There are some journals out there that are considered to be ‘predatory’, meaning they accept articles for publication, along with the author’s fees, without providing the critical editorial or peer review process. Many articles published in predatory journals typically receive no citations over a five-year period (Brainard, 2020). While these journals typically are faster and easier to publish in, they can potentially spread misinformation. See Beall’s List of potential predatory journals and publishers.

Always include a cover letter

Some journals require a cover letter during a manuscript submission, some journals do not. During the Ocean Sciences panel I was involved in, a senior scientist recommended to always include a cover letter. If there is not an option to upload it, email it directly to the editor-in-chief. The cover letter is an opportunity to highlight what makes your research new and important and why it will be of interest to the journal’s readers. It’s important to reference the aims and scope of the journal to demonstrate you have taken the time to consider how your manuscript is a good fit for the journal and how it will help achieve the purposes set out by the journal. This site is a good reference for key points to include and things to avoid, with a downloadable cover letter template.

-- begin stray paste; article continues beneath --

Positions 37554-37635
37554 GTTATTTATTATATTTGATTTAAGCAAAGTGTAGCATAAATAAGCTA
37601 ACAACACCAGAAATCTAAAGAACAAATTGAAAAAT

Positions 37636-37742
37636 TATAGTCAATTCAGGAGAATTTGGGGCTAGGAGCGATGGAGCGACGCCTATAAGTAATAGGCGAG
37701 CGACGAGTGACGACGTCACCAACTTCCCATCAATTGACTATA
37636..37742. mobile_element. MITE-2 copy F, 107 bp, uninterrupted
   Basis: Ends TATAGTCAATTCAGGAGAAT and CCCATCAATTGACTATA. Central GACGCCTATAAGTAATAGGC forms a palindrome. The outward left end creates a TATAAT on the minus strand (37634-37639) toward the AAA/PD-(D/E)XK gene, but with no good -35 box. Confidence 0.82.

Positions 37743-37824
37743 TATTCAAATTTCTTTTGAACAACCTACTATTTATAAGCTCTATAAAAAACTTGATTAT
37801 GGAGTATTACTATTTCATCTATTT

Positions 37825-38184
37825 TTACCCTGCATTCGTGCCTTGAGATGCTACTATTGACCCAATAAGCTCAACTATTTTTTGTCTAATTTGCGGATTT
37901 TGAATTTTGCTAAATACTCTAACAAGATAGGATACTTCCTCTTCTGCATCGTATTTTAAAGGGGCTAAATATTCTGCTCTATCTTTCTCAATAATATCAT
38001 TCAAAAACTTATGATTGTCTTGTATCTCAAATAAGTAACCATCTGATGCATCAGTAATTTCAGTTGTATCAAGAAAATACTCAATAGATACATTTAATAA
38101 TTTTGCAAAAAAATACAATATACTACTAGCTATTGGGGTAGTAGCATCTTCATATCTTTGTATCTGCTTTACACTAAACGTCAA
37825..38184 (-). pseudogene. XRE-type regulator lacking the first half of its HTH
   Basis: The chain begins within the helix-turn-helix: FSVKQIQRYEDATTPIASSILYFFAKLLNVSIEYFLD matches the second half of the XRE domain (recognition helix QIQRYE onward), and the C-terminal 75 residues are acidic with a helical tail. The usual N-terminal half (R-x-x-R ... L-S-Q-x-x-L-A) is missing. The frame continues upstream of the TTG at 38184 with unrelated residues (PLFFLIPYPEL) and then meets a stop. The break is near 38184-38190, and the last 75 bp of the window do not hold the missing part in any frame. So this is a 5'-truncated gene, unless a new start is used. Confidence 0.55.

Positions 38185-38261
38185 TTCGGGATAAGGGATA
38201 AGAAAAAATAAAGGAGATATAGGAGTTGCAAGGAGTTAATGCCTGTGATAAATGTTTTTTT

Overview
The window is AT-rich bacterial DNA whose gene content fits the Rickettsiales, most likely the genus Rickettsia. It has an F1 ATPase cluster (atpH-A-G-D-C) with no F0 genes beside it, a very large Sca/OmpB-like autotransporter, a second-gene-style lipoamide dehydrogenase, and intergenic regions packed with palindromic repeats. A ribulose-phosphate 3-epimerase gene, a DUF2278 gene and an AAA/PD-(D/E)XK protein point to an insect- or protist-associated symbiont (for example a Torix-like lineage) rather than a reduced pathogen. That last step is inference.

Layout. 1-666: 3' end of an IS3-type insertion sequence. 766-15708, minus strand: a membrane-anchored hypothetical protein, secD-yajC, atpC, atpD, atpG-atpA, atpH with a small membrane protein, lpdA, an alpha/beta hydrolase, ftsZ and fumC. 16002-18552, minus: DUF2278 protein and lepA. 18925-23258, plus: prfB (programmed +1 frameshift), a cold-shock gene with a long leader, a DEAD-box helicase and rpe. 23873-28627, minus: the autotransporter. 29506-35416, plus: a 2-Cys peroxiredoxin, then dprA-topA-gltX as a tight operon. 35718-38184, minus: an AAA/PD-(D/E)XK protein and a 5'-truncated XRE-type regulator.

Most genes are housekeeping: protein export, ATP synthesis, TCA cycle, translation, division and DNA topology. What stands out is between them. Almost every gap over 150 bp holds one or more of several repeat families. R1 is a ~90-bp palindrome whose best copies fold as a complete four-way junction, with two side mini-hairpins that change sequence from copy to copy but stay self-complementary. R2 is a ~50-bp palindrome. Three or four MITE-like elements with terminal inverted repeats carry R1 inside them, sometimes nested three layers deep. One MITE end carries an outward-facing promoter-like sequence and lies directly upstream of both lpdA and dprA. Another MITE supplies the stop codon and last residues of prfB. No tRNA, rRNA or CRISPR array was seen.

Consider publication costs

Many students are surprised when they find out how much publishing a manuscript can cost. Most journals require an open access Article Processing Charge (APC) which allows the final version of the published article to be read by everyone, instead of requiring a subscription to read specific articles. These APCs can range from $1,000 to over $10,000 (The Scientist, 2022). Before submitting, it’s important to talk to your supervisor or advisor to see if there is grant money that has allocated funds for publishing. Some universities might have funds set aside for student publications, or sometimes journals have discounts or waivers. I would never recommend paying out of pocket to pay a journal APC.

Read the author guidelines of your target journal

Every journal includes author guidelines that you can download from their website. It is very important to conform your manuscript to these specific guidelines. Some journals have a Word template that can be used, which has the required formatting for the journal. The guidelines will explain how to properly format figures and tables, what sections are required, etc. It is very important to read the author guidelines thoroughly before submitting a manuscript.

Respond to reviewers’ comments positively and constructively